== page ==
Living with the Cruze reminded me why I haven’t bought a GM car in decades.

    • 0 avatar
      Jon

      The early first gen Cruze had a lot of electrical gremlins and trim issues. I was a technician for GM until 2014 and i noticed that those cars were always in the shop for miniscule and annoying trim and electrical repairs. But they were cute, so a lot of women bought them, thus keeping my friends employed.

    • 0 avatar
      tomLU86

      That’s a great review Duke (sorry about your luck though)

      During 2013-2014, I rented a car every week for many month, and I came to like the Cruze, despite the cheap looking dashboard (with the cloth–what is that all about?).

      I had a Cobalt SS Supercharged, which is the best driving car I have ever owned. Unfortunately, I needed a back seat at the time, and access thru those long doors was pain.

      GM could have had a credible WRX competitor with a Cruze SS. Just take the Cobalt SS Super or Turbo motor, the slick trans, limited slip, sportier suspension, and Recaro seats.

      THAT car, I would have bought. And the back seat is useable enough.

      GM had all the parts. Too bad.

    • 0 avatar
      ToddAtlasF1

      This reads like a solid counterpoint to people who say that you don’t need to buy a car from a company with a good reputation anymore because now all cars are reliable.

      • 0 avatar
        ToolGuy

        I’m pretty sure the Feds don’t allow any unreliable vehicles to be sold.

        And because of this, I usually just pick whichever OEM has a female CEO.

      • 0 avatar
        Kenn

        “This reads like a solid counterpoint to people who say… now all cars are reliable.”

        And then there are the people who insist that all cars are now reliable “if they are maintained properly,” implying that if a car is problematic, it’s automatically the owner’s fault. That’s the kind of reasoning I’ve grown to expect from auto dealership service personnel.

    • 0 avatar
      28-Cars-Later

      Cruze: made with the finest Chinesium.

      Typical GM, actually put out a half decent car and as usual skimp on the details. Oh and GM *never* used timing belts this is a new low for them.

      New C8 aside as that might be awesome, it makes me wonder why anyone is buying from GM at all in 2019.

  • avatar
    Dan

    +2 to that, a lady friend of mine at the time bought a new 2012 or 13 and I was shocked at how solid it felt. It wasn’t just good for a compact, it was good for a midsize – which at 3150 lb they basically were.

    And that’s where the good ended. The base 1.8 motor was laughably bad, it went back for warranty work something like 8 times, 3 of which stranded her, and it was well past halfway to worthless when she traded it in with 50k on it – on a Malibu because some people never learn.

  • avatar
    tomLU86

    The cloth looks cheap. At some point, it will probably fall off. It’s gotta be harder to clean than plastic/vinyl.

    As to feeling solid, I agree! These were rentals, some were 1.8, some were 1.4 turbos, and I liked the ride and handling.

    The platform was derived from the Cobalt, which was a pretty good car. I had a 2006 Cobalt SS Supercharged for four years, and of all the cars I’ve ever owned or leased, it was my favorite to drive. And the only reason I got it was I wanted to test drive a manual Cobalt, and the dealer only had a yellow SS…I was hooked, and during my four years, the car was as good as the test drive. Granted, 40k miles is not a lot, but it was troublefree during that time.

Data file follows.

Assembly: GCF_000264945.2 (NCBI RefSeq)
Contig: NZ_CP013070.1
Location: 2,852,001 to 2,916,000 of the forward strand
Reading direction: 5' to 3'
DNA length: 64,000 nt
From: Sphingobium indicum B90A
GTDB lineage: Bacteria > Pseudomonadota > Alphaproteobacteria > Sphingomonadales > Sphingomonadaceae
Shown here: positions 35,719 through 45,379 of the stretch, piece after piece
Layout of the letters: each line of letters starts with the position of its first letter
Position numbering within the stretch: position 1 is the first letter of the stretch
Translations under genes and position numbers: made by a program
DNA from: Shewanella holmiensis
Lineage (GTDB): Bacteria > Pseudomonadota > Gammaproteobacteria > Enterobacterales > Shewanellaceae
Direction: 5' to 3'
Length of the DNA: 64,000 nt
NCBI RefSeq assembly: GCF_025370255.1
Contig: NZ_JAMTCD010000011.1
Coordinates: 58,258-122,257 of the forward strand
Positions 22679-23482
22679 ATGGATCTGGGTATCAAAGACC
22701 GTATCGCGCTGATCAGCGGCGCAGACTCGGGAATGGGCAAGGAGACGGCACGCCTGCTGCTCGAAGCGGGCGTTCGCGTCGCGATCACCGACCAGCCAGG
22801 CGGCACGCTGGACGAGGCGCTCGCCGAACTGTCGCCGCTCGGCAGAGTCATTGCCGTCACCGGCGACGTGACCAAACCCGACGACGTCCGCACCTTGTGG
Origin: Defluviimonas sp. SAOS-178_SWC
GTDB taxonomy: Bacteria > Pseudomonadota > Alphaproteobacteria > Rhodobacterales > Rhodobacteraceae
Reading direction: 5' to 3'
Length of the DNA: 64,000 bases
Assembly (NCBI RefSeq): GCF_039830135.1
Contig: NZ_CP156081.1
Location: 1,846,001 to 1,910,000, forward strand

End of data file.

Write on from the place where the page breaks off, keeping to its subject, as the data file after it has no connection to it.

• avatar

    Why would anyone buy a GM car let alone an orphaned one?

  • avatar
    ahintofpepperjack

    The diesel engines were a great choice up until a few years ago. Now you can get something like a Jetta or Civic with a small turbo 4 gas engine. They get nearly the same gas mileage without the diesel premium. Plus they don’t have all of that expensive diesel emissions equipment. I personally would look at a new Jetta. 40mpg, a long warranty, and they sell for under $20k.

  • avatar
    ToolGuy

    The good part: You will save money on spark plugs.

    The bad part: Potentially everything else.

    (Are you locked into Ford and GM, or can your consideration set widen any?)

  • avatar
    SSJeep

    The Cruze Diesel was a lot of fun to drive, it certainly had substantial torque off the line which rocketed the car from a stoplight – but torque petered out early in the RPM range and high end power was nonexistent.

    I agree that it would be better to go for a larger 4 cylinder gas turbo powerplant if you can find one in your budget. Or you could find a Dodge Charger which comes with a 300hp V6 at a minimum – that should satiate your power cravings on your commute.

  • avatar
    PrincipalDan

    I had a little lust for the original 2.0 T first gen Cruze diesel but mostly because the physical dimensions were close to my old A-body Chevy Celebrity. I may have hated the motor in that Celebrity but I did think the overall interior and trunk dimensions were right on for its footprint.

    The Diesel 2.0 had power output more like a 5.0 V8 from my youth and the combo made me nostalgic as well.

  • avatar
    macmcmacmac

    In the end, I put my money where my Mopar loving mouth was and sprang for an immaculate black on black 200c, just to see what all this Pentastar fuss was about. I must have angered the diesel gods since I was the recipient of a lovely parking lot hit and run on my front passenger door a week after buying it. I must say, the power of the 3.6 is…..robust. I must have a thing for orphans I guess. Other than the awful visibility, I am liking it very much.